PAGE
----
By Sandile Hlatshwayo and Michael Spence
Sandile Hlatshwayo recently received her PhD in Economics from the University of California at Berkeley and will join the International Monetary Fund in the fall.
Michael Spence, a Nobel laureate in economics, is Professor of Economics at NYU’s Stern School of Business, Distinguished Visiting Fellow at the Council on Foreign Relations, Senior Fellow at the Hoover Institution at Stanford University, Advisory Board Co-Chair of the Asia Global Institute in Hong Kong, and Chair of the World Economic Forum Global Agenda Council on New Growth Models. He was the chairman of the independent Commission on Growth and Development, an international body that from 2006-2010 analyzed opportunities for global economic growth, and is the author of The Next Convergence – The Future of Economic Growth in a Multispeed World.
MILAN – Economists concern themselves not only with addressing difficult questions thoughtfully, but also with formulating the questions themselves. Sometimes, rethinking those questions can hold the key to finding the answers we need.
Consider the productivity debate. Economists trying to explain the apparent structural slowdown in productivity growth have been asking the following question: Where is the missing increase? Their response covers concerns about measurement, structural shifts in the labor market, a potential paucity of investment opportunities, productivity-diluting technological innovations, and technology-driven skills mismatches.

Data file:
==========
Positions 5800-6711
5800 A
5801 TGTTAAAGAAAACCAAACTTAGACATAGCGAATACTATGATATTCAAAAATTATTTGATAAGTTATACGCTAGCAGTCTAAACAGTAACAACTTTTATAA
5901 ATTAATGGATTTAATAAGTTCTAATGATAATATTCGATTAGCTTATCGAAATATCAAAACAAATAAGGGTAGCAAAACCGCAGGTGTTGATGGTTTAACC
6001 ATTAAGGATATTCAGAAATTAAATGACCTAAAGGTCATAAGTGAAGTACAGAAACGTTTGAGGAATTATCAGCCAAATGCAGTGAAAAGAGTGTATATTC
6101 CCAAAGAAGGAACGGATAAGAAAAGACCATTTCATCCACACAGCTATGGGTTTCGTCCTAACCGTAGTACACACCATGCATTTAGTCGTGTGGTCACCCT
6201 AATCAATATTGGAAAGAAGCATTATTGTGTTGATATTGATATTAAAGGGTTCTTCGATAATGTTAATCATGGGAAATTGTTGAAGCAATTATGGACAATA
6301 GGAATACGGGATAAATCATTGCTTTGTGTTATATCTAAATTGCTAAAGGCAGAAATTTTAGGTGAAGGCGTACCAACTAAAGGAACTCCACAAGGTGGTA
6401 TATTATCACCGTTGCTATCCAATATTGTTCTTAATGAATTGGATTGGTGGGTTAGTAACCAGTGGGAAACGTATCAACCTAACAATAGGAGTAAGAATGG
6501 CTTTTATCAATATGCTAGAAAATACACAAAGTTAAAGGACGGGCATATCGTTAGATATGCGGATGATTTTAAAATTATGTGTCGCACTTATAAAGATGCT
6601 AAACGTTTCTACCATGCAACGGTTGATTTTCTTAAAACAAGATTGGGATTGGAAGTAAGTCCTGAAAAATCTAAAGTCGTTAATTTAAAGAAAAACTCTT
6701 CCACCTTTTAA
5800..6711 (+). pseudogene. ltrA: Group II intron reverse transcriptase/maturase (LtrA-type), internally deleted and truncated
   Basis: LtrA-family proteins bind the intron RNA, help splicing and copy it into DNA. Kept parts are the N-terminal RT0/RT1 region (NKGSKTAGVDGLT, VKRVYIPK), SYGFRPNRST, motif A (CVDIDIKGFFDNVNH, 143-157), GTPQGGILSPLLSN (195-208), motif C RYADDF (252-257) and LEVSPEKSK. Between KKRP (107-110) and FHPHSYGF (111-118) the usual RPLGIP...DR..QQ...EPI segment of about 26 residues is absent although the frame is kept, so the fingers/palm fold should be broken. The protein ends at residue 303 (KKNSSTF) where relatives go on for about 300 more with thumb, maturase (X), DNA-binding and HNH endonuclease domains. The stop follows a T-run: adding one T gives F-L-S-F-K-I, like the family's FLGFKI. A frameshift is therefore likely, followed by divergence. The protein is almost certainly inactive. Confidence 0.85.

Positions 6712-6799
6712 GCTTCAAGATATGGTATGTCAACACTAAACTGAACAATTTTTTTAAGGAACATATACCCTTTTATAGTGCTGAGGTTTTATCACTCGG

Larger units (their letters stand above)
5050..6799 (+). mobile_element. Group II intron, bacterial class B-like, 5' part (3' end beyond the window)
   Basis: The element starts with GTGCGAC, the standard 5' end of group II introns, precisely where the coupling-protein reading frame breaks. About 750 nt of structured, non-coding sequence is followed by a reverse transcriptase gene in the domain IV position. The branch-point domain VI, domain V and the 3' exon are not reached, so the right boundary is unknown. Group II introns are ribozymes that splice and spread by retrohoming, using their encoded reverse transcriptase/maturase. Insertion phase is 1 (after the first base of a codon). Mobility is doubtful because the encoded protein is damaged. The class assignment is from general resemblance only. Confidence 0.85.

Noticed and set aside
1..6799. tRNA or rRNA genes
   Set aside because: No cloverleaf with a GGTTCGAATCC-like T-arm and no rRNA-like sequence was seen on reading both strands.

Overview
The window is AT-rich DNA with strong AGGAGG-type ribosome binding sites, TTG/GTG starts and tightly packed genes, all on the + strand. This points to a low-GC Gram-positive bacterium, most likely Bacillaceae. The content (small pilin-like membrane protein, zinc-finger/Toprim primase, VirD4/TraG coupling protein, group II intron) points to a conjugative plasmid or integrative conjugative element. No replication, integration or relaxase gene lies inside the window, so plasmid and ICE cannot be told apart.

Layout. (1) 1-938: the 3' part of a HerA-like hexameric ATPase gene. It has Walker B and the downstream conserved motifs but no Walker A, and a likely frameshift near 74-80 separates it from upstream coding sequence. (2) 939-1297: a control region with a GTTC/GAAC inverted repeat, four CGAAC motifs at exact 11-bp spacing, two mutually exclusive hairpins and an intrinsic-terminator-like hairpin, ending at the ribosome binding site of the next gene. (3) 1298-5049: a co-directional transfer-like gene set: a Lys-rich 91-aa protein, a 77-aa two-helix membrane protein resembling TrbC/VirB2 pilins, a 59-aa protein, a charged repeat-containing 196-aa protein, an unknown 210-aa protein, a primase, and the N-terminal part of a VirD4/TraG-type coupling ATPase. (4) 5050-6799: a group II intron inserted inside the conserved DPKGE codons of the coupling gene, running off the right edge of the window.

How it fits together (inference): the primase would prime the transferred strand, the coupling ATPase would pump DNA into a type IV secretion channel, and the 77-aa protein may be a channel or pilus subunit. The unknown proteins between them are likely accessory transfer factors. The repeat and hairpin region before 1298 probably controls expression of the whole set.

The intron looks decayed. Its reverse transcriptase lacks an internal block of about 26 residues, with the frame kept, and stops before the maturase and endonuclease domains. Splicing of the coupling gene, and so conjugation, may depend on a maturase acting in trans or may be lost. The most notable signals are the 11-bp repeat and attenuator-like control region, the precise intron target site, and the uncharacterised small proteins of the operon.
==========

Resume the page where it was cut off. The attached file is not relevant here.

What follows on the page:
But it may also be useful to consider a more fundamental question: How much productivity growth do we really want, and at what cost?
There is no doubt that productivity growth is desirable. It is a primary driver of GDP growth (especially in countries where labour-force growth is slowing) and income gains. Strong GDP growth and rising incomes can then support the fulfillment of fundamental human needs and desires.
This link is particularly obvious in developing countries, where economic expansion and rising incomes are preconditions for poverty reduction and improvements in health and education. But the link between aggregate growth and individual welfare is no less visible in advanced countries – particularly those now struggling with slow growth, high unemployment, output gaps, debt overhangs, misaligned exchange rates, and structural rigidities.
But this does not mean that policymakers’ primary goal should be more productivity growth. Societies – including governments and individuals – care about a range of things, from health care and security to fairness and freedom. Inasmuch as productivity growth – and, in turn, GDP and income growth – advances these societal objectives, it is highly desirable.
There is, however, a tendency among economists and policymakers to overemphasize such market-related measures of performance, while overlooking the reason why that performance matters: human wellbeing. Efforts to implement a more comprehensive framework for assessing economic performance, one that reflects social needs and desires, have been largely unsuccessful.
In order to determine how much productivity growth we want, we need to take a broader view, one that enables us to decide how best to allocate society’s limited resources, especially its most valuable human resources. Such a perspective should recognize the possibility that market-related measures, particularly real (inflation-adjusted) income growth, may no longer be as important as they were in the past. And it must account for a society’s priorities, revealed in the ways in which its members use their resources.